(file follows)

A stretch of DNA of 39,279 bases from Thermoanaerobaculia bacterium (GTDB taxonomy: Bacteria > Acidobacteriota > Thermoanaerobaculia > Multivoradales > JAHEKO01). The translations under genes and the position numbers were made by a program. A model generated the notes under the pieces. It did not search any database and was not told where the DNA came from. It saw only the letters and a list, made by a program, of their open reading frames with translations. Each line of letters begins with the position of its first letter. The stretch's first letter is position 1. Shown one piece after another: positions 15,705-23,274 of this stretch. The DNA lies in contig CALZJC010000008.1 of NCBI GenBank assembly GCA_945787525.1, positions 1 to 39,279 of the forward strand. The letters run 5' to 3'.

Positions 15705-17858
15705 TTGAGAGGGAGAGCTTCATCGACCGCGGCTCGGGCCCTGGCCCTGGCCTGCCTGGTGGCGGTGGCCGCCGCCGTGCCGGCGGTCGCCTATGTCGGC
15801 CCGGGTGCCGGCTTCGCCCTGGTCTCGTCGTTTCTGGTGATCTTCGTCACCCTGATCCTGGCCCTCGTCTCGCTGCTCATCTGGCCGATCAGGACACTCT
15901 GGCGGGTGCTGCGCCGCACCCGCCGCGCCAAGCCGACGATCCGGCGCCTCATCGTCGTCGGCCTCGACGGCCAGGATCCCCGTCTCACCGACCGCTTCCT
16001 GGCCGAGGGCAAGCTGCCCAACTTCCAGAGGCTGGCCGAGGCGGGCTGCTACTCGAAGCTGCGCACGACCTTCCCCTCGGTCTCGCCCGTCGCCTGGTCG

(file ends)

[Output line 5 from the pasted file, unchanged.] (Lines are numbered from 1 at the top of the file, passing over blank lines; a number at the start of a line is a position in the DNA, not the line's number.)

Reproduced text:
15901 GGCGGGTGCTGCGCCGCACCCGCCGCGCCAAGCCGACGATCCGGCGCCTCATCGTCGTCGGCCTCGACGGCCAGGATCCCCGTCTCACCGACCGCTTCCT